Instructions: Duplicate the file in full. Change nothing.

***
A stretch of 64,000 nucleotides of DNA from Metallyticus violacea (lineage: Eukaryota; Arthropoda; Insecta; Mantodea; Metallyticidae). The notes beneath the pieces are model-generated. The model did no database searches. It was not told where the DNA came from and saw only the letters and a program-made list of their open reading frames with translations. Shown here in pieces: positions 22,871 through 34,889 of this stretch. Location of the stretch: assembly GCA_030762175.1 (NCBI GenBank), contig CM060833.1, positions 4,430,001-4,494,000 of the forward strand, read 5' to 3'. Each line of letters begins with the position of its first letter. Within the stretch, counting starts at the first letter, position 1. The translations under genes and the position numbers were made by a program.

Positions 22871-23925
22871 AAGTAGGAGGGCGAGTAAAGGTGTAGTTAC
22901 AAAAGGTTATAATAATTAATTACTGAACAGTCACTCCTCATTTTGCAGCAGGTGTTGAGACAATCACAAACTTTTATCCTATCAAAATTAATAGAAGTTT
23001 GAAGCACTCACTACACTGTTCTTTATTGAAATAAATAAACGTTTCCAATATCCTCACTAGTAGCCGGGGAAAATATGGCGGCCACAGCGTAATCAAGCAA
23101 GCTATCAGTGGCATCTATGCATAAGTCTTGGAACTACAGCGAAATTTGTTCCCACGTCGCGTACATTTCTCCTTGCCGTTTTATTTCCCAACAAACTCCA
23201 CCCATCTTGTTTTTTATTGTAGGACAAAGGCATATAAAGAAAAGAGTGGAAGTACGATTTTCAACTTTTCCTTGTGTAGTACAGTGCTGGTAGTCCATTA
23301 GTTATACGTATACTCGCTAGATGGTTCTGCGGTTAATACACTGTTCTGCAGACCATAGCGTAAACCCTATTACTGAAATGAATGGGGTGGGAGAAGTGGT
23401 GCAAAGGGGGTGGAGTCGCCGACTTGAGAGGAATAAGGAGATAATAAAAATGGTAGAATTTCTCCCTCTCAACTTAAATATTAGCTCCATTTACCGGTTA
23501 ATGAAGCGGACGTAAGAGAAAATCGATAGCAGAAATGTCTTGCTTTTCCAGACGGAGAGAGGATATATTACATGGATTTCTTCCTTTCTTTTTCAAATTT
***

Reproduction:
A stretch of 64,000 nucleotides of DNA from Metallyticus violacea (lineage: Eukaryota; Arthropoda; Insecta; Mantodea; Metallyticidae). The notes beneath the pieces are model-generated. The model did no database searches. It was not told where the DNA came from and saw only the letters and a program-made list of their open reading frames with translations. Shown here in pieces: positions 22,871 through 34,889 of this stretch. Location of the stretch: assembly GCA_030762175.1 (NCBI GenBank), contig CM060833.1, positions 4,430,001-4,494,000 of the forward strand, read 5' to 3'. Each line of letters begins with the position of its first letter. Within the stretch, counting starts at the first letter, position 1. The translations under genes and the position numbers were made by a program.

Positions 22871-23925
22871 AAGTAGGAGGGCGAGTAAAGGTGTAGTTAC
22901 AAAAGGTTATAATAATTAATTACTGAACAGTCACTCCTCATTTTGCAGCAGGTGTTGAGACAATCACAAACTTTTATCCTATCAAAATTAATAGAAGTTT
23001 GAAGCACTCACTACACTGTTCTTTATTGAAATAAATAAACGTTTCCAATATCCTCACTAGTAGCCGGGGAAAATATGGCGGCCACAGCGTAATCAAGCAA
23101 GCTATCAGTGGCATCTATGCATAAGTCTTGGAACTACAGCGAAATTTGTTCCCACGTCGCGTACATTTCTCCTTGCCGTTTTATTTCCCAACAAACTCCA
23201 CCCATCTTGTTTTTTATTGTAGGACAAAGGCATATAAAGAAAAGAGTGGAAGTACGATTTTCAACTTTTCCTTGTGTAGTACAGTGCTGGTAGTCCATTA
23301 GTTATACGTATACTCGCTAGATGGTTCTGCGGTTAATACACTGTTCTGCAGACCATAGCGTAAACCCTATTACTGAAATGAATGGGGTGGGAGAAGTGGT
23401 GCAAAGGGGGTGGAGTCGCCGACTTGAGAGGAATAAGGAGATAATAAAAATGGTAGAATTTCTCCCTCTCAACTTAAATATTAGCTCCATTTACCGGTTA
23501 ATGAAGCGGACGTAAGAGAAAATCGATAGCAGAAATGTCTTGCTTTTCCAGACGGAGAGAGGATATATTACATGGATTTCTTCCTTTCTTTTTCAAATTT